I have a particular interest in freedom of information and public accountability, so I spent some time this evening watching the debate on Darien Fenton's Local Government (Council-Controlled Organisations) Amendment Bill. The bill would remove the exclusion of port companies from the definition of council-controlled organisations, thus making them subject to the Local Government Official Information and Meetings Act and Ombudsmen Act, as well as applying various requirements around being a good employer, exhibiting a sense of social responsibility, and following sound business practice. These rules apply to every other company which is majority- or wholly-owned by a local authority - bus companies, airport companies, street-cleaning companies etc - on the basic principle of "we own it, so we can see how it spends our money". As I've noted before, there seems to be no good reason for excluding port companies from this regime.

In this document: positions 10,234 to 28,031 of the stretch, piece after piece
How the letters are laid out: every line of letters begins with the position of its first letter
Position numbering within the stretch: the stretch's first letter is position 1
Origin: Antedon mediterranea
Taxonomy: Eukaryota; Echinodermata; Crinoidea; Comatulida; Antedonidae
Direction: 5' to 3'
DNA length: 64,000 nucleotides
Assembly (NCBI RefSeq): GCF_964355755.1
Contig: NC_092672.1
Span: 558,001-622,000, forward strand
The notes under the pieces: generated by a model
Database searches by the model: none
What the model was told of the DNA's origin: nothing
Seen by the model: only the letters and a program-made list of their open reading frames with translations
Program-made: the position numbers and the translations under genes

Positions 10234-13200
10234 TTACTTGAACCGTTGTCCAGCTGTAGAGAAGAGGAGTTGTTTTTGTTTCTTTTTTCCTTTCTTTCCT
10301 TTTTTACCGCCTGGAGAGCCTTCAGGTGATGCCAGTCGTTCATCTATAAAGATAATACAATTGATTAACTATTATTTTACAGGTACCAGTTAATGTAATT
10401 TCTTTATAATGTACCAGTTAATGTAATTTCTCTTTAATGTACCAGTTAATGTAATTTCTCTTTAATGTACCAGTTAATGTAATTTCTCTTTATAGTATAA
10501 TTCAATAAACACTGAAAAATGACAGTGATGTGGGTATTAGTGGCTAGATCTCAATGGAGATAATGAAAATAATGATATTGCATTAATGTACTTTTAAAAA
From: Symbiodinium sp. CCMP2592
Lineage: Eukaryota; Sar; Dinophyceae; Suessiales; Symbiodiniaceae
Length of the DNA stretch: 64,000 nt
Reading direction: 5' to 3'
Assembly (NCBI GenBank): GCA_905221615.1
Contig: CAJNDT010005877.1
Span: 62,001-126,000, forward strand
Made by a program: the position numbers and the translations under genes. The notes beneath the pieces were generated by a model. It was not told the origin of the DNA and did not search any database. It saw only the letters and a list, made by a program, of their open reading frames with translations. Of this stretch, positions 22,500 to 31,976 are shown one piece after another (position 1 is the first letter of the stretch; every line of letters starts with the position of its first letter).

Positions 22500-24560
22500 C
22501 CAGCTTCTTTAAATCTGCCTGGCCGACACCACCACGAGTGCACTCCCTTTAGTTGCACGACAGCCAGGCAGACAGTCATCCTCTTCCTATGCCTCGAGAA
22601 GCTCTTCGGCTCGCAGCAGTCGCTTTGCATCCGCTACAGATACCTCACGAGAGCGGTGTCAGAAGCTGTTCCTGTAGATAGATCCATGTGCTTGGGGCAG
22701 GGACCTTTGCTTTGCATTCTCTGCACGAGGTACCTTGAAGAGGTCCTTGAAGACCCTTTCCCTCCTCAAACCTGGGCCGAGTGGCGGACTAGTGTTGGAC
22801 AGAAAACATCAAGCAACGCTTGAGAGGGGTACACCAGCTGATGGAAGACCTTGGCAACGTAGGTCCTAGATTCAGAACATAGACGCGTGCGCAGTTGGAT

During the debate, it quickly became apparent that National opposed the bill. Their reason? That wasn't so clear. Here for example is Jacqui Dean's speech on the issue, in full:
Mr Speaker, this bill is arrant nonsense, and I do not support it.Yes, really [video, from 7:15]. And we're paying her $140,000 a year plus perks for this thoughtless arrogance.
Unlike Dean, former Local Government Minister Nick Smith [video] did give some reasons: that the bill was supported by unions, that Labour was left-wing, and that greater transparency over publicly-owned companies was somehow incompatible with sound business practice. Meanwhile, in the real world, our SOEs, who have been subject to exactly this regime on the same principles for the past twenty-five years, continue to make profits. Nicky Wagner [video] meanwhile seems to think that greater transparency and oversight reduces efficiency rather than ensuring it.
These are not the arguments of people interested in democratic, accountable government. They are the arguments of secretive authoritarians. And watching the debate tonight, I get the impression that if the OIA were introduced into the House today, the National Party would oppose it. We can only hope that Peter Dunne disagrees with them.